*Contemporary Composition* for recorder quintet written especially for the Orpheus Music 20 year celebration and performed at the Recorder Boutique on January 2015 by Ruth Wilkinson, Hans-Dieter Michatz, Kamala, Bain, Hannah Coleman and Maria Martinez Ayerza.
Manus Diaboli is written for five recorders, and is in five parts, titled respectively Polpolot, Khil, Dastgah, Compound and Requiem. The first three parts each present individual statements of musical material, and the final two parts develop, combine and recontextualise this material.
The name Manus Diaboli is a play on a number of diverse concepts. At the immediate level it refers to the Latin term Manus Dei, the hand of God, but translates instead to the hand of the devil. It is also a reference to the Manus Province of Papua New Guinea, which is relevant for two reasons. Firstly, it is a region in which the composer has conducted much musicological research. Secondly, Los Negros Island in the Manus Province includes the site of the former Australian WWII naval base at Lombrum, that is now used as an offshore detention centre for asylum seekers arriving in Australia. (Note the Australian media and politicians routinely refer to this detention centre as being on Manus Island rather than Los Negros; the distinction appears a step too far for those with no real interest in the region.) Manus Diaboli makes reference to the people of Manus Province, and to this detention centre that is imposed upon them, and upon their land, without their consent; it makes reference to the musical culture of Iran from where many of the detainees have arrived; and it makes reference to the unconscionable events of February 17th, 2014, in which Iranian detainee Reza Berati was murdered by people who had been employed there to ensure his safety. Several months later another Iranian detainee, Hamid Kehazaei, died of septicaemia in a Brisbane hospital, after initially being denied medical attention on Los Negros for a cut foot. This entire situation is the hand of the devil at work. Part 1 Polpolot draws musically from an indigenous two-part song form from Manus, which is characterised by movement between unison and second intervals. The polpolot genre is unmetred, and phrase lengths are contingent upon the text that each delivers. This section begins in imitation of the polpolot, gradually expands it harmonically. Part 2 Khil makes reference to the rapid and complex garamut log drum rhythms for which the Manus Region is musically renowned. The garamut is known in the Paluai language of Manus region as khil, and its music is characterised by irregular metre and rapidly shifting and evolving phrase lengths. This section takes rhythmic quotes from the Manus garamut repertoire, and develops them both rhythmically and melodically. Part 3 Dastgah builds upon the modal musical structures (dastgah) of Persian (Iranian) classical music. This musical genre does not use harmonic progression in the manner of Western music, but functions in a linear manner from a tonal centre, based on particular intervallic relationships to that centre. This section develops linear modal structures against fixed pitch references (drones), and modulates the linear forms as it progresses. It does not, however, attempt to recreate the temperaments that are characteristic of Persian music. The section explores serenity, and the hope and courage that drives people to leave their troubled homelands in search of a better life elsewhere. which brings the plight of Asylum Seekers who have been incarcerated by Australian officials to light.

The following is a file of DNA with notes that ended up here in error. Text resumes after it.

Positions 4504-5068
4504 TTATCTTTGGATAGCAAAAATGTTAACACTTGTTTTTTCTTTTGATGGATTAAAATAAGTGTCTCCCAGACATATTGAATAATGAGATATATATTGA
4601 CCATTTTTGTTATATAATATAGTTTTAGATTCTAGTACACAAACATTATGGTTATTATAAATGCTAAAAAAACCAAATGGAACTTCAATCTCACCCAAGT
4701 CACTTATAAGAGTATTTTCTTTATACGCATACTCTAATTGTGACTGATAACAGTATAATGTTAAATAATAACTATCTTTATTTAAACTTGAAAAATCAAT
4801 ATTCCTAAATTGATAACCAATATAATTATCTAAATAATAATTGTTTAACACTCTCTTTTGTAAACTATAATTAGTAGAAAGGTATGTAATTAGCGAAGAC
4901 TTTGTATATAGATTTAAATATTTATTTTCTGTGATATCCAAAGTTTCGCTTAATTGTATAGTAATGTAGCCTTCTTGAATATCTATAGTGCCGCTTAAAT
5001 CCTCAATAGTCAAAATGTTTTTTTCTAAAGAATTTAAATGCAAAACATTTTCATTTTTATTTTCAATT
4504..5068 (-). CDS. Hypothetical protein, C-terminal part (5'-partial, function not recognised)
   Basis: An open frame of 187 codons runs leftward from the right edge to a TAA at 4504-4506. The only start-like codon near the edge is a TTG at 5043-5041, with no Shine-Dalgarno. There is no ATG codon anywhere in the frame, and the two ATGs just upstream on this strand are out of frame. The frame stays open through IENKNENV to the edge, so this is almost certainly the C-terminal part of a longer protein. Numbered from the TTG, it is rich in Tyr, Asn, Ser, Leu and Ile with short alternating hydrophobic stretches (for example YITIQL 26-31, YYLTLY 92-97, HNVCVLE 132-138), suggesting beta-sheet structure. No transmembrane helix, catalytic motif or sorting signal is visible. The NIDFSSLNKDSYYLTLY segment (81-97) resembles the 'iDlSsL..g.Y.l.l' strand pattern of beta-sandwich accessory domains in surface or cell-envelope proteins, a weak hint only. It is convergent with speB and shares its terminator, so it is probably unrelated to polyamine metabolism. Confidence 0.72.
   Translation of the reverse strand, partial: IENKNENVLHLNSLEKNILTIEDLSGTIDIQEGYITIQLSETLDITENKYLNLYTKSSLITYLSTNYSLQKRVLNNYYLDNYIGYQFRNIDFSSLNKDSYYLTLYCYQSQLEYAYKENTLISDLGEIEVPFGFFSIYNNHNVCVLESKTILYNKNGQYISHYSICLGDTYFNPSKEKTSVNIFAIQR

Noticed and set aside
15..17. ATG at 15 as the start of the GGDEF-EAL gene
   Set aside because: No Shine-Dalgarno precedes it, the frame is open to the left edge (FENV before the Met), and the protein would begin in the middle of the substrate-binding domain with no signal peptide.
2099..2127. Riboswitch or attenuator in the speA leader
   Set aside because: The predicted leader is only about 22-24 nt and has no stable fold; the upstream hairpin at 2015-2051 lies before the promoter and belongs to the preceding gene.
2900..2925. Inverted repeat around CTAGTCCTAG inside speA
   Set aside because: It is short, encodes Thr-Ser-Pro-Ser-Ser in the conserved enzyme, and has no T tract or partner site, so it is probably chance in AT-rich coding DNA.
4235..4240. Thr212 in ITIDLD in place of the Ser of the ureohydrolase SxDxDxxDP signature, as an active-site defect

_Score 48 pp. Parts 6-8 pp._
Tr, T, B, GB, CB
Orpheus Music OMP261 £12.00
This is a startling and unusual modern work for quintet and the instrumentation, using Great Bass and Contrabass, adds depth of sonority. Lewis humorously instructs all of the parts to start
Part I: Polpolot, with an avant-garde anarchy to "SOUND LIKE WAVES. Exhale through recorders,
without note or pitch, randomly, with no attempt at group co-ordination"!
Part II: Khil is fast and furious with lots of changes of time signature and tricky semi-quaver swirling patterns. In the middle of the movement Lewis instructs comically all players to say Chaa chacha cha with Voice-unpitched.
Part III: Dastgah is easier and more straight-forward and
Part IV: Compound intriguingly directs players to "play as written, but do not attempt to function as an
ensemble. Do not try to align your part rhythmically with the other parts. Permit chaos"! The concluding Part V: Requiem ends this work with less complexity and winds down both harmonically and rhythmically after the frantic intended chaos of large parts of the piece.
A very original work, with many surprises and startling sounds. OS
The Recorder Magazine, Autumn 2018 p.133